Why, I could see there was something wrong with her; she could not walk. I could see there was something wrong with her; she was black and blue all over. So when we are ill, admit it. “I’ve got the bug. I’ve got the gout, I’ve got it. There is something wrong with me.” Sometimes it is terribly wrong. Well, admit it.
All right, then let us search our souls before God. What of this illness that has afflicted me and come upon me? What of that illness? First, is it due to neglect of God’s laws? Is it? Is it? Now you search your life and see. Is this thing that has fallen out to me, has it become because of what I have done in neglecting God’s plain laws of health?
I am now being worked on to take off a little wart on the bottom of my foot. The doctor said to me, “Now you go to that YMCA across the street all the time. Now when you go over there to the “Y,” you get you some little sandals, so you do not walk around barefoot on that floor where ten thousand men walk over it all the time.” Well, I said, “I am not going to do it. First of all, it takes about sixty-nine cents to buy a pair of sandals, and I can save sixty-nine cents. Second of all, it is too much trouble to put sandals on. So I am just not going to do it.”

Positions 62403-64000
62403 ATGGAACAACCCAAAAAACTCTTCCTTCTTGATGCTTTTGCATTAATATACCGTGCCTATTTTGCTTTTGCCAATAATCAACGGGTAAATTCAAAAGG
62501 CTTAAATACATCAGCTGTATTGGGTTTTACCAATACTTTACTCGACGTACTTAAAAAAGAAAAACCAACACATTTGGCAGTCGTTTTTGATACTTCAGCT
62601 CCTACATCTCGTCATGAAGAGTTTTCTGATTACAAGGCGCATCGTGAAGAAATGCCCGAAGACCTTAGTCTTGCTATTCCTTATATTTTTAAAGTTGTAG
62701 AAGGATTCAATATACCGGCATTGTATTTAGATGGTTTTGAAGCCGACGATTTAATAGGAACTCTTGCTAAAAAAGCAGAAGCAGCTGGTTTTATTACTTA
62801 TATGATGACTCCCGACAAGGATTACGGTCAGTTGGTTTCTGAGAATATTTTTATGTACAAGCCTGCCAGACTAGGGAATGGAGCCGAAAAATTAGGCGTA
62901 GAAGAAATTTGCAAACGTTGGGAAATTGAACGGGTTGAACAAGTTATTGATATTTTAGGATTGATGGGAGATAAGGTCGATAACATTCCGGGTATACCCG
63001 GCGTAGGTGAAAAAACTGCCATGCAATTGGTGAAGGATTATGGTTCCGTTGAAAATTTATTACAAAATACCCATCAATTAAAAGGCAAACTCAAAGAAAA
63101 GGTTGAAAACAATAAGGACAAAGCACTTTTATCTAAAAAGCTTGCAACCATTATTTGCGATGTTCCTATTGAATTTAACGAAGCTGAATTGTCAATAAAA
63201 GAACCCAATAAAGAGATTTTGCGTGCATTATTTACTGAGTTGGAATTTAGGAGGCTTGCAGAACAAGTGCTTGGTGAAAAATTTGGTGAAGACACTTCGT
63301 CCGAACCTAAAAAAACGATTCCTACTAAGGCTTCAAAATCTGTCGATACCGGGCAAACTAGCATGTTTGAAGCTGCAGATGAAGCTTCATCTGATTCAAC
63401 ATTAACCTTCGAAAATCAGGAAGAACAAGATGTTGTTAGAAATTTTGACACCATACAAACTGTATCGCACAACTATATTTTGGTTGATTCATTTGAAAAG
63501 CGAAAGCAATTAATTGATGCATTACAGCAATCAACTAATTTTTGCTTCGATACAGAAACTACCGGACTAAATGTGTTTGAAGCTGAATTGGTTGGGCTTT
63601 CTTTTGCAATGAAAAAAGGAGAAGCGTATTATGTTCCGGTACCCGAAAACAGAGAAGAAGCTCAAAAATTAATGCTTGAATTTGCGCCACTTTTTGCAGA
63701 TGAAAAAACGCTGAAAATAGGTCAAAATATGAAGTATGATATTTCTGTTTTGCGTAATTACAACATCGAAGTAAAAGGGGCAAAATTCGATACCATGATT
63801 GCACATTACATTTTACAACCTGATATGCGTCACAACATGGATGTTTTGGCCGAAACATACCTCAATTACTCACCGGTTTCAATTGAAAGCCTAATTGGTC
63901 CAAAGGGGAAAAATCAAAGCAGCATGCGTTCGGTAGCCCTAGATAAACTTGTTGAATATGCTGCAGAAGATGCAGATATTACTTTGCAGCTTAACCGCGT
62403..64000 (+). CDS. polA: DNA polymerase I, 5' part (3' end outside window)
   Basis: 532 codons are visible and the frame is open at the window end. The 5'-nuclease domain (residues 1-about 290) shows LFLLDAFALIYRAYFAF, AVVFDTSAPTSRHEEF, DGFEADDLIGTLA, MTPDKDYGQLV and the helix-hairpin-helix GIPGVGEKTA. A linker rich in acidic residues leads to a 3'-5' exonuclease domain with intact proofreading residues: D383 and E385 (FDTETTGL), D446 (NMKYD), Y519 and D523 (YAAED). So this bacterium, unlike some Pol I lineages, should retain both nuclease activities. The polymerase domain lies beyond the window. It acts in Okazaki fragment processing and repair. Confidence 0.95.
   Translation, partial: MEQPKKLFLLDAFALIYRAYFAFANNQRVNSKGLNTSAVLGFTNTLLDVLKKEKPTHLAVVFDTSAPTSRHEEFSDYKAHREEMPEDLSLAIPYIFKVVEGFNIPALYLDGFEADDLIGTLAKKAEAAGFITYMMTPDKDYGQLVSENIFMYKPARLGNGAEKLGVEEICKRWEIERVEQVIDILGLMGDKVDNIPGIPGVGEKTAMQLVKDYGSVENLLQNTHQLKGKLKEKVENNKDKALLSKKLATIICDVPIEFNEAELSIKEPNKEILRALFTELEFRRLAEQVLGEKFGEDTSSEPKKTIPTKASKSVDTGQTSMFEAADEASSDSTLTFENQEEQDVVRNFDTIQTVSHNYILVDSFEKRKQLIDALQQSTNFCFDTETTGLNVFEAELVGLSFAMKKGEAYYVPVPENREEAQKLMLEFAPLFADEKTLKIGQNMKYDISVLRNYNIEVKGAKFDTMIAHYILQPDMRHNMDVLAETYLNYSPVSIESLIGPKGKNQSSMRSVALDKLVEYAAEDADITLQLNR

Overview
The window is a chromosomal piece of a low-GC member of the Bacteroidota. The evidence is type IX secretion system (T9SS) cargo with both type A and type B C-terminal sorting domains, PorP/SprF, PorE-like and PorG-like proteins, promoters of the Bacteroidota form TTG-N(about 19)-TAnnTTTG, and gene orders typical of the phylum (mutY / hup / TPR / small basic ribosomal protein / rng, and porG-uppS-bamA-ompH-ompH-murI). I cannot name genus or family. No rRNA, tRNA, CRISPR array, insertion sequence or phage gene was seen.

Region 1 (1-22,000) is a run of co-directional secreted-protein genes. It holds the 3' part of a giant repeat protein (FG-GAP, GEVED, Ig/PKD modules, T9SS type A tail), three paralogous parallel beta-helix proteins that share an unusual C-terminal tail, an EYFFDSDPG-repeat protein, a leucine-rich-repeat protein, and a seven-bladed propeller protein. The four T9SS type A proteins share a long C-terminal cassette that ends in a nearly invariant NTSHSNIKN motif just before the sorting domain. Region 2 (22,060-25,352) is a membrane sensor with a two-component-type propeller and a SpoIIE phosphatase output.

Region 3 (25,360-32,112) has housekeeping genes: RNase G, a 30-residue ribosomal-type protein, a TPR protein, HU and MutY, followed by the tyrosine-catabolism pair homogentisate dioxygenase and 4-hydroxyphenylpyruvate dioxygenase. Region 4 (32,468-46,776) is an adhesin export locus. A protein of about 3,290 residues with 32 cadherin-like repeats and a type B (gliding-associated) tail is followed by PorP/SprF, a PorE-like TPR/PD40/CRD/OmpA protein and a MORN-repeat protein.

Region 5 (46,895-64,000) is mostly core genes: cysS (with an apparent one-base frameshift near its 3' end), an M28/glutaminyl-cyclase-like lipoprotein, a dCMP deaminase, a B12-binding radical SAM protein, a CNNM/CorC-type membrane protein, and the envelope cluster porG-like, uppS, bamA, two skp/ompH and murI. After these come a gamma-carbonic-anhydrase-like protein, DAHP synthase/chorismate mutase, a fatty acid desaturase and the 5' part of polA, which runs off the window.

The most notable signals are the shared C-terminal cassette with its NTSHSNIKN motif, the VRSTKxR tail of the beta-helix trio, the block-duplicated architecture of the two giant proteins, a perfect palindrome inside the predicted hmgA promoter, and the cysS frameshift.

So I went over there to the “Y” and walked around on that floor, and on those showers, without anything on my feet. So upon a day, the doctor said, “You’ve got a virus on your foot, and the way the virus works, it is a wart, and it is hard to get off. So you come down here to me.” And I tell you, he has been working on that wart on the bottom of my foot for weeks and weeks and weeks and weeks, and he is still working on it. But you can tell one thing: I bought me sixty-nine cents worth of sandals! I go around with them.
First of all, you find out, is the reason for my illness because I have disobeyed God’s plain, plain injunctions, and there are a lot of things that happen to us on that account; we just don’t listen to what the doctor says.